Topic: Soviet Union
.su was assigned as the country code top-level domain (ccTLD) for the Soviet Union (USSR) on 19 September 1990. Even though the Soviet Union itself was dissolved a mere 15 months later, the .su top-level domain remains in use today. It is administered by the Russian Institute for Public Networks (RIPN, or RosNIIROS in Russian transcription).
- ".su" | 2019-09-18 | 353 Upvotes 226 Comments
The Andreev Bay nuclear accident took place at Soviet naval base 569 in February 1982. Andreev Bay is a radioactive waste repository, located 55 km (34 mi) northwest of Murmansk and 60 km (37 mi) from the Norwegian border on the western shore of the Zapadnaya Litsa (Kola Peninsula). The repository entered service in 1961. In February 1982, a nuclear accident occurred in which radioactive water was released from a pool in building #5. Cleanup of the accident took place from 1983 to 1989. About 700,000 tonnes (770,000 tons) of highly radioactive water leaked into the Barents Sea during that time period. About 1,000 people took part in the cleanup effort. Vladimir Konstantinovich Bulygin, who was in charge of the naval fleet's radiation accidents, received the Hero of the Soviet Union distinction for his work.
- "Andreev Bay nuclear accident of 1982" | 2017-10-08 | 58 Upvotes 16 Comments
The Baltic Way or Baltic Chain (also Chain of Freedom; Estonian: Balti kett; Latvian: Baltijas ceļš; Lithuanian: Baltijos kelias; Russian: Балтийский путь Baltiysky put) was a peaceful political demonstration that occurred on 23 August 1989. Approximately two million people joined their hands to form a human chain spanning 675.5 kilometres (419.7 mi) across the three Baltic states – Estonia, Latvia, and Lithuania, which were considered at the time to be constituent republics of the Soviet Union.
The demonstration originated in "Black Ribbon Day" protests held in the western cities in the 1980s. It marked the 50th anniversary of the Molotov–Ribbentrop Pact between the Soviet Union and Nazi Germany. The pact and its secret protocols divided Eastern Europe into spheres of influence and led to the occupation of the Baltic states in 1940. The event was organised by Baltic pro-independence movements: Rahvarinne of Estonia, the Tautas fronte of Latvia, and Sąjūdis of Lithuania. The protest was designed to draw global attention by demonstrating a popular desire for independence and showcasing solidarity among the three nations. It has been described as an effective publicity campaign, and an emotionally captivating and visually stunning scene. The event presented an opportunity for the Baltic activists to publicise the Soviet rule and position the question of Baltic independence not only as a political matter, but also as a moral issue. The Soviet authorities responded to the event with intense rhetoric, but failed to take any constructive actions that could bridge the widening gap between the Baltic republics and the rest of the Soviet Union. Within seven months of the protest, Lithuania became the first of the Soviet republics to declare independence.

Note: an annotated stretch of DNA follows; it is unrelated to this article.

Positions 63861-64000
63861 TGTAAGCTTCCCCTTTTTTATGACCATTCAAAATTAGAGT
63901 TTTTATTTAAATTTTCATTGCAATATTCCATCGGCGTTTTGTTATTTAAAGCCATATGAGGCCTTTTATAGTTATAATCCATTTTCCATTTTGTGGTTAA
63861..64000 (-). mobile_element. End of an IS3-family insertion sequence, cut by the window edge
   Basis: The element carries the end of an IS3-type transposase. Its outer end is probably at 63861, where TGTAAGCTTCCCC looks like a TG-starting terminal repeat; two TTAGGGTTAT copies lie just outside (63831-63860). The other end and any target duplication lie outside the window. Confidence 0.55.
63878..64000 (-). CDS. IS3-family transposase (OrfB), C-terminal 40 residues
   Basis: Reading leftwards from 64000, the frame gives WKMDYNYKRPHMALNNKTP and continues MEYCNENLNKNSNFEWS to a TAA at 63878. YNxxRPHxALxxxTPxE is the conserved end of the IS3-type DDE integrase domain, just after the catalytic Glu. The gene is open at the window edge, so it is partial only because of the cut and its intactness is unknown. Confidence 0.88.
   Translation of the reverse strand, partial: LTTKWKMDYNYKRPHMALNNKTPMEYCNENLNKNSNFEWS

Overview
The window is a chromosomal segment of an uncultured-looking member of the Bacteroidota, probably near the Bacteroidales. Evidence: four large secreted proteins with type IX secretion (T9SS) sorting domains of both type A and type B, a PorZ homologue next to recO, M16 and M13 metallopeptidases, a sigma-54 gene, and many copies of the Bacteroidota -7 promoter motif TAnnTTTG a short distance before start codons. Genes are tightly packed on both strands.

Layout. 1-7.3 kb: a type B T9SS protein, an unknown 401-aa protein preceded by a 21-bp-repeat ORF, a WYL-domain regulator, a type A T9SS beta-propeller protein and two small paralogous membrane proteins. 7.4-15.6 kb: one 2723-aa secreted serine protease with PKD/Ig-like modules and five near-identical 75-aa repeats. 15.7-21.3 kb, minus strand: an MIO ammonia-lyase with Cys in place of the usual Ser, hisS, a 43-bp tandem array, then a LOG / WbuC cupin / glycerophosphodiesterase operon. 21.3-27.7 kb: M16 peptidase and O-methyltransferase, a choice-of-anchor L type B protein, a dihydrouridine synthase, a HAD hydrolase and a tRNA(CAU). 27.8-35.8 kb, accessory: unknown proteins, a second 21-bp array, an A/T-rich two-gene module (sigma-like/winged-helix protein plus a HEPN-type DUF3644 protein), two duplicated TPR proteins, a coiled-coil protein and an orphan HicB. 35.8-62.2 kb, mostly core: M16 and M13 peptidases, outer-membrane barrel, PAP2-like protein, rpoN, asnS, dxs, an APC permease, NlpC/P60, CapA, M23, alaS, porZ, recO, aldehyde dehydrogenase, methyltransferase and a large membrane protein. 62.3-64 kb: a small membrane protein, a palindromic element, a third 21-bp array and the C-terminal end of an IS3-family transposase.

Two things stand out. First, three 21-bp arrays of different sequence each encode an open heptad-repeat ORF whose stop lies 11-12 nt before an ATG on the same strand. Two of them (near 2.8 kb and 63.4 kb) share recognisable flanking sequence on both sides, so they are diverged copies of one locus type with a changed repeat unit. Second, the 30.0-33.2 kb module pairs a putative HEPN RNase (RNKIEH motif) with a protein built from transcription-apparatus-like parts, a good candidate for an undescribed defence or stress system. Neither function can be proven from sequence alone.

After the Revolutions of 1989, 23 August has become an official remembrance day both in the Baltic countries, in the European Union and in other countries, known as the Black Ribbon Day or as the European Day of Remembrance for Victims of Stalinism and Nazism.
- "Baltic Way" | 2019-08-29 | 66 Upvotes 4 Comments
Buran (Russian: Бура́н, IPA: [bʊˈran], meaning "Snowstorm" or "Blizzard"; GRAU index serial number: "11F35 K1") was the first spaceplane to be produced as part of the Soviet/Russian Buran programme. It is, depending on the source, also known as "OK-1K1", "Orbiter K1", "OK 1.01" or "Shuttle 1.01". Besides describing the first operational Soviet/Russian shuttle orbiter, "Buran" was also the designation for the entire Soviet/Russian spaceplane project and its orbiters, which were known as "Buran-class spaceplanes".
OK-1K1 completed one uncrewed spaceflight in 1988, and was destroyed in 2002 when the hangar it was stored in collapsed. The Buran-class orbiters used the expendable Energia rocket, a class of super heavy-lift launch vehicle.
- "Soviet version of the Space Shuttle" | 2011-01-27 | 33 Upvotes 28 Comments
A closed city or closed town is a settlement where travel or residency restrictions are applied so that specific authorization is required to visit or remain overnight. They may be sensitive military establishments or secret research installations that require much more space or freedom than is available in a conventional military base. There may also be a wider variety of permanent residents including close family members of workers or trusted traders who are not directly connected with its clandestine purposes.